Is taking drugs a human right? A cross-party group of MPs and peers think so

MPs and peers calling for drug policy reform say human rights legislation could be used to decriminalise possession, purchase and growing of drugs

Click to follow
Indy Politics

Taking drugs is a human right, according to a cross-party group of MPs and peers who want to legalise the possession, purchase and growing of drugs.

The All-Party Parliamentary Group for Drug Policy Reform want to use human rights legislation to decriminalise drug use, claiming the "blanket prohibition" drug policy approach has failed.

In a new report it suggests that Article 8 of the European Convention on Human Rights, which outlines rights to "private and family life", could be used by defendants caught with illegal drugs.

It says drug laws needed to “reflect the supremacy of human rights conventions" and suggests that as long as drug taking does not harm others, it should not be a criminal offence.

web-cannabis-getty.jpg
The possession, purchase and growth of drugs such as cannabis should be decriminalised by using human rights legislation, according to the report

The group is an informal grouping of parliamentarians but its high profile and authoritative membership gives the group a significant degree of influence.

Its members include the former Metropolitan Police Commissioner Sir Ian Blair, former Justice Secretary Lord Falconer, former Labour leader Lord Kinnock, former Conservative Chancellor Lord Lawson and the former director general of M15 Baroness Manningham-Buller.

The report by the group could lead to a test case brought by a drug user but Keith Vaz, chairman of the Home Affairs Committee, who said the successful use of Article 8 of the ECHR could "open the flood gates" for people using the legislation to avoid prosecution against all kinds of crimes. 

Keith-Vaz-Getty,jpg.jpg
Keith Vaz, chairman of the Home Affairs Select Committee, warned against using Article 8 to defend against prosecution for drug use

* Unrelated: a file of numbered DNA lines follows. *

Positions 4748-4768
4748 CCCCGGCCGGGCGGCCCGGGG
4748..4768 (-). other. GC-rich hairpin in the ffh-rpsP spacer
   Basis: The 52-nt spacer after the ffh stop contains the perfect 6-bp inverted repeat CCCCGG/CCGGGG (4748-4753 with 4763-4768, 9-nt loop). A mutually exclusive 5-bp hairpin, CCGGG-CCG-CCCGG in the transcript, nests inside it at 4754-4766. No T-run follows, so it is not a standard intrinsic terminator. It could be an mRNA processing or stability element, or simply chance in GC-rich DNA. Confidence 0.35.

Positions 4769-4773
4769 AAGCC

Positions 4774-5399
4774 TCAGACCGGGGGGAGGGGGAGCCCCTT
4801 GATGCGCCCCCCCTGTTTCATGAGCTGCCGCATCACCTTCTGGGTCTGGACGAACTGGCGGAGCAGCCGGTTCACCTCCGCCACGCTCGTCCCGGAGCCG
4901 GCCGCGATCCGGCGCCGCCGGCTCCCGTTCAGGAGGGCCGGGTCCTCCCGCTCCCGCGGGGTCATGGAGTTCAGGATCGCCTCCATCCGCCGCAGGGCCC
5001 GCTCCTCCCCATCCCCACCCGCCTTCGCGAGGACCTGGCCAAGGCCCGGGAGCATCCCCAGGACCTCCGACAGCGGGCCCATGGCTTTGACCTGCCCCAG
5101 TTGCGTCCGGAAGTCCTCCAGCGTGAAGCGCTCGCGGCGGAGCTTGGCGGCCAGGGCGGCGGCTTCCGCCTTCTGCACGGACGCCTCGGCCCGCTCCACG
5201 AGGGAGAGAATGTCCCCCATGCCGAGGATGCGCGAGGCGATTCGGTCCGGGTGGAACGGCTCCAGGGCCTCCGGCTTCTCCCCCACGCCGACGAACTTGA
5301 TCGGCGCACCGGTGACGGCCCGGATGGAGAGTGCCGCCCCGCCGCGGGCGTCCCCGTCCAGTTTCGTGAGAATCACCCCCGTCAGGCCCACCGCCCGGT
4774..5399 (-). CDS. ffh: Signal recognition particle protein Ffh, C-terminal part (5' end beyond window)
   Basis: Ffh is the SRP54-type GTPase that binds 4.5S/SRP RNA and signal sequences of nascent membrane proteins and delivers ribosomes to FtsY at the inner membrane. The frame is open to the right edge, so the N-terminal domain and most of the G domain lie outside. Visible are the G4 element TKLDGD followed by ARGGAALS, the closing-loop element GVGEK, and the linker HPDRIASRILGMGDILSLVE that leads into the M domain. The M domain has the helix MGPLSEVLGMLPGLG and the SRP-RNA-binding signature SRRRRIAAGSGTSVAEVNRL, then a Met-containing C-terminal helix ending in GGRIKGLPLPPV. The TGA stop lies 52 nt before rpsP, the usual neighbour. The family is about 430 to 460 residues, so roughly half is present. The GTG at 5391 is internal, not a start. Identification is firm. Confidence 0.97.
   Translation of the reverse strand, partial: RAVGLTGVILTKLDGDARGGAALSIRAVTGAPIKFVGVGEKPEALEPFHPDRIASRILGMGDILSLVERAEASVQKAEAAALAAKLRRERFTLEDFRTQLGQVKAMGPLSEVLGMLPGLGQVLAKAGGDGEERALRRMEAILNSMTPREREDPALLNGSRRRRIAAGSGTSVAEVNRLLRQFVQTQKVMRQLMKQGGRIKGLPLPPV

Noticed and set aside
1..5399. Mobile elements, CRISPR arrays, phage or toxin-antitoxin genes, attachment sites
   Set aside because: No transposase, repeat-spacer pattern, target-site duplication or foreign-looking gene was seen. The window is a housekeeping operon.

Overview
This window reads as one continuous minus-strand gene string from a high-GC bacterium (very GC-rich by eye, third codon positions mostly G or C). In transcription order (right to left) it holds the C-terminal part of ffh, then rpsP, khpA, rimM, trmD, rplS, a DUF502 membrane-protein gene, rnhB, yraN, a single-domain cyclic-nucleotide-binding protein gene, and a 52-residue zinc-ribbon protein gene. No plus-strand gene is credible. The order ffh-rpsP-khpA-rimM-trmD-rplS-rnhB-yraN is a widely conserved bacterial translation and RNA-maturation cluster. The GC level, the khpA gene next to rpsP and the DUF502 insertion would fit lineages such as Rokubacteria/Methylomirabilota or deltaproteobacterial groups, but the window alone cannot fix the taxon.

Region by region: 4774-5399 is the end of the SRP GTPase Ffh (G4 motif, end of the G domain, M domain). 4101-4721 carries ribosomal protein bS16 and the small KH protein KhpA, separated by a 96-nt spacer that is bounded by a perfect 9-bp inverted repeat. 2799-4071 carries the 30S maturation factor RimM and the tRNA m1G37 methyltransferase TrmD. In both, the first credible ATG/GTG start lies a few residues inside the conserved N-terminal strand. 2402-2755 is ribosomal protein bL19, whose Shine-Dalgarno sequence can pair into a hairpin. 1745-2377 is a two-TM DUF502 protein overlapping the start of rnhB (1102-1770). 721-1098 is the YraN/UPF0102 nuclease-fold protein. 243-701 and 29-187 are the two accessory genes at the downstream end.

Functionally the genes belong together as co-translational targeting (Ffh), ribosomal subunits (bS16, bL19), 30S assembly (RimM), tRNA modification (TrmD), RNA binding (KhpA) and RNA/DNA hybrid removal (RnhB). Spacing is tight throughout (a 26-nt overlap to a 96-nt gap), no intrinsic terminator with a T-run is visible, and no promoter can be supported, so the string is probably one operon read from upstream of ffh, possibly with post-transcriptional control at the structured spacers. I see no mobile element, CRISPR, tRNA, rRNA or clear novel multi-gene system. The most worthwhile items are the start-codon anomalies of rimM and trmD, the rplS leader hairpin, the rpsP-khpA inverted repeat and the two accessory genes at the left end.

"This is novel as far as decriminalisation is concerned," he said. "One exemption, though minor, could open the floodgates. Human rights legislation is not designed to be used in this way."

The report by the group says: “For European countries the European Convention on Human Rights, in particular Article 8, could be invoked in support of the argument that possession or purchase or cultivation of drugs for personal use, particularly in small quantities, do not injure other people's rights either directly or indirectly and therefore should not be criminalised.

“The interpretation of the Drug Control Conventions must take full account of the Universal Declaration of Human Rights, and the impact of current policies in human terms.

lawson-gt.jpg
Former Tory Chancellor Lord Lawson is a member of the group calling for the use of human rights legislation to be used to decriminalise drug use

“This applies fully to the response to the production, trafficking and sale of controlled drugs.

“When the existing unbalanced prohibitionist response to drug market activities breaches human rights, then adjustments must be made.”

A Government spokesman said it had "no intention of decriminalising or legalising drugs".

Comments